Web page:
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Posted by on in Food and Farm Advocacy

It was a beautiful and rare sunny day on the coast at Pie Ranch. Sitting on a straw bale and listening to the blue grass band strum away, I took in the scene. In the open valley below the eucalyptus grove, people in the crowd chatted, shook hands, and exchanged information. Others waited in line for the potluck, to slip enchiladas and homemade pie onto their plates. Some casually stopped at tables to try samples and pick up information about the showcased entrepreneurs. Farm Fest, an event organized by Slow Money, brought together food entrepreneurs and local investors. As the program started, people took their seats, eager to hear about the new businesses taking their place in the local food economy.

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Just last week the Senate approved the latest edition of the Farm Bill, and the House will begin reviewing it in July. Some argue the changes are for the better, but others say that changes aren’t fundamental enough to support a healthier food system. Here’s an update on the Farm Bill and some of my ideas, from a young farmer's perspective, about creating the food system we want.

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Legend has it that composting dates back to the early Roman Empire. Roman farmers put left over organic material in piles to sit over winter, and by the next season they had decayed into fertilizer to use in the soil. But no matter who “discovered” composting, we do know that thousands of years of successful agriculture preceded industrial, synthetic fertilizers. So how does decomposing stuff turn into fertilizer and why does it work?

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Posted by on in Food and Farm Advocacy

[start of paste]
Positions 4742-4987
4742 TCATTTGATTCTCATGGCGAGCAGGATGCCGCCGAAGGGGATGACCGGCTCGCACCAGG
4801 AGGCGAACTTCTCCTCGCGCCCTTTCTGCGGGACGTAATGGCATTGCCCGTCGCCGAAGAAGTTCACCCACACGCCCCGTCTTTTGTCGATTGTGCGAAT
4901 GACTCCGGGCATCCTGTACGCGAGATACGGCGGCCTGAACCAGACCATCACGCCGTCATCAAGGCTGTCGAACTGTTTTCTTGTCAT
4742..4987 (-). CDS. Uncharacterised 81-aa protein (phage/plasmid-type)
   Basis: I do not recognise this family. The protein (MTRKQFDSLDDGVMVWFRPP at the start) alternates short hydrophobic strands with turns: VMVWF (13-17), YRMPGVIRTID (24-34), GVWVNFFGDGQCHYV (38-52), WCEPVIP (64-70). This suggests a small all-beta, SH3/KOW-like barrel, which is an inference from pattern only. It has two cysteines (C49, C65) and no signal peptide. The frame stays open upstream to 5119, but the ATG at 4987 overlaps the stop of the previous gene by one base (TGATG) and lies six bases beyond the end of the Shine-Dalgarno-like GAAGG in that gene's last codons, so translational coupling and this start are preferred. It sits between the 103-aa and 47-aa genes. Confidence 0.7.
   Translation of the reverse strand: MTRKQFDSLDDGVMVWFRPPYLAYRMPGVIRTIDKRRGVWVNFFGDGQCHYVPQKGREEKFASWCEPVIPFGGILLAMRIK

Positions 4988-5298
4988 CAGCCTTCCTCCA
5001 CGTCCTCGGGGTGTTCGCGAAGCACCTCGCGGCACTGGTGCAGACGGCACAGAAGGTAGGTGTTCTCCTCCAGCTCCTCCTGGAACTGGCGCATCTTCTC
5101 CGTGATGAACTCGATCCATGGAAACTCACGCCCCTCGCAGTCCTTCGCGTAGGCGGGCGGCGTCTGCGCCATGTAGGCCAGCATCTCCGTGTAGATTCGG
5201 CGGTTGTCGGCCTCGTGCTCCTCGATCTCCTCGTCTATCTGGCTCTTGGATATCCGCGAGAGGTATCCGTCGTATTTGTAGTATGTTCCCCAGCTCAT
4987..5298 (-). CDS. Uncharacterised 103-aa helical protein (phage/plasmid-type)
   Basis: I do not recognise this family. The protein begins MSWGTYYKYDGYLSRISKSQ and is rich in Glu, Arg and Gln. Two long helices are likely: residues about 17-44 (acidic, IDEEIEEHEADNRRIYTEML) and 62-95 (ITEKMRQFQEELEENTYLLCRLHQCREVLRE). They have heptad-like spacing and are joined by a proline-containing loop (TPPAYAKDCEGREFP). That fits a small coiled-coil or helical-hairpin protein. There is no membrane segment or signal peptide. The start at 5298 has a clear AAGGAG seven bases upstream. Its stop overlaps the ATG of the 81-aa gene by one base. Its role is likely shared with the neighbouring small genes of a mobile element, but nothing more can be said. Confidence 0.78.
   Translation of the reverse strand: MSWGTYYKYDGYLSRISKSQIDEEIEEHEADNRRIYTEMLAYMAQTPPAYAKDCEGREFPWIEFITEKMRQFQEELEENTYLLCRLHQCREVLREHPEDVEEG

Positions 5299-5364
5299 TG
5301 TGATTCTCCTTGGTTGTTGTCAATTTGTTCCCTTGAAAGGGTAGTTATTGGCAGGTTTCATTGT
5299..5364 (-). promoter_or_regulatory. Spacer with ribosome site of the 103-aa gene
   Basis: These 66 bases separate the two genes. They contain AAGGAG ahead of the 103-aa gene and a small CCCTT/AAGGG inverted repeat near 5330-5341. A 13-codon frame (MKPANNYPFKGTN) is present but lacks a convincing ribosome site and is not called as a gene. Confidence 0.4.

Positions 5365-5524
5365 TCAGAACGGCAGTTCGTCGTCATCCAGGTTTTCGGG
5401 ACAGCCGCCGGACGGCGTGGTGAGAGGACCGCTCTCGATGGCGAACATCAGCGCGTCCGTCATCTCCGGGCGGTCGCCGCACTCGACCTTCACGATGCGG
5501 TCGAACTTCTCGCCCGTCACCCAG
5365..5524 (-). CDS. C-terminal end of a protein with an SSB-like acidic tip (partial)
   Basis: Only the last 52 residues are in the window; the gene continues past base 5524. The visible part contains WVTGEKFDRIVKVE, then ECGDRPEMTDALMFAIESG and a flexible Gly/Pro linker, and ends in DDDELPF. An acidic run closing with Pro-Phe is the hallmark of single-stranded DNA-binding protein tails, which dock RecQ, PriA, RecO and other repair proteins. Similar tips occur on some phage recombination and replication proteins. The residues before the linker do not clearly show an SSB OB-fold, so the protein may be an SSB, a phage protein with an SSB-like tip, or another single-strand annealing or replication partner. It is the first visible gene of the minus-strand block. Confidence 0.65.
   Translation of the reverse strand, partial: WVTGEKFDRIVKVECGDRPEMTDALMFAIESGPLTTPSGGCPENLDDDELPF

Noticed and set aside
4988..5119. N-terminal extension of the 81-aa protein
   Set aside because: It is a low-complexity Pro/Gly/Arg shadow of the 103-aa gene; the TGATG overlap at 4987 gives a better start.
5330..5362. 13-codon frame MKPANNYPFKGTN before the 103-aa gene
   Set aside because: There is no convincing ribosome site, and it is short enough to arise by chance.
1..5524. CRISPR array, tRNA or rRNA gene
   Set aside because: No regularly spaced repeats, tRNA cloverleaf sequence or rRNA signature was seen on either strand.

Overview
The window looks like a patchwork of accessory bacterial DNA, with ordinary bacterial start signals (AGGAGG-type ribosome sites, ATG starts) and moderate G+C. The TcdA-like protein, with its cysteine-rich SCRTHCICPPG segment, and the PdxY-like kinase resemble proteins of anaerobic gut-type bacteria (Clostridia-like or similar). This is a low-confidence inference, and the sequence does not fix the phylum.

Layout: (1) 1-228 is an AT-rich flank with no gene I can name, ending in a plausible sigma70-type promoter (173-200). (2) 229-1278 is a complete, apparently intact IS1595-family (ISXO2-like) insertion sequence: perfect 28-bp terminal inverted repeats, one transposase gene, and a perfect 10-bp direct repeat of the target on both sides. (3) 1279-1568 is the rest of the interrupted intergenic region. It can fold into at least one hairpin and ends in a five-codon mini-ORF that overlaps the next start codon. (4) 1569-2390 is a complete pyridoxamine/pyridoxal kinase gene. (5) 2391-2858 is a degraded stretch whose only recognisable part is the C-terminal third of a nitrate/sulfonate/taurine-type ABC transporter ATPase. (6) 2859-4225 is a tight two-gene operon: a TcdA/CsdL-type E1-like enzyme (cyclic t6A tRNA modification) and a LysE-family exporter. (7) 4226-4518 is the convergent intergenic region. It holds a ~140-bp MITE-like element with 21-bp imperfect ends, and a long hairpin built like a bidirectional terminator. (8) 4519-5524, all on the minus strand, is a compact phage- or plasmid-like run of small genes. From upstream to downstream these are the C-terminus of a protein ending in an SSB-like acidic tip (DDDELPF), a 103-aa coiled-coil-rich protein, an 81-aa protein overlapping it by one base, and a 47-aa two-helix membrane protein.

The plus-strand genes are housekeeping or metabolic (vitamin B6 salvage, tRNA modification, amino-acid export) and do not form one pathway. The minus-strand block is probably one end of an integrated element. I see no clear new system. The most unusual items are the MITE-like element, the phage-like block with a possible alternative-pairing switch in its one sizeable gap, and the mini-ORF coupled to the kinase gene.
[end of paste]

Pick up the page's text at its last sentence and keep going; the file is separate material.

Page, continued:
It’s hard to compete with the Bay Area in terms of its foodie passion and support of locavore eating. Nonetheless, I find that people I meet from San Francisco or the Silicon Valley are still surprised to hear that I’m a farmer. I see a look in their eye that says, “Whoa… that’s crazy.” But the longer I farm, the more I wonder how much is wrong with our food system if people have never met a farmer. How much trouble are we in if people my age (27) haven’t heard of anyone choosing it as a career? Next time I get that look, I want to say, “Don’t you eat? How do you not know a farmer?"

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Posted by on in Food and Farm Advocacy

The Hidden Villa Farm Crew picks what to plant not just from seed catalogues but also through trial and error and collective memory. What varieties of peppers have done well here? Which broccoli gave us the best heads and regrowth? I am learning that there are a lot of considerations when choosing seeds and plant varieties. Each seed we grow is a dedication of time and resources, so we make careful selections based on what has been successful in the past, what works for our climate, and what other local growers recommend.

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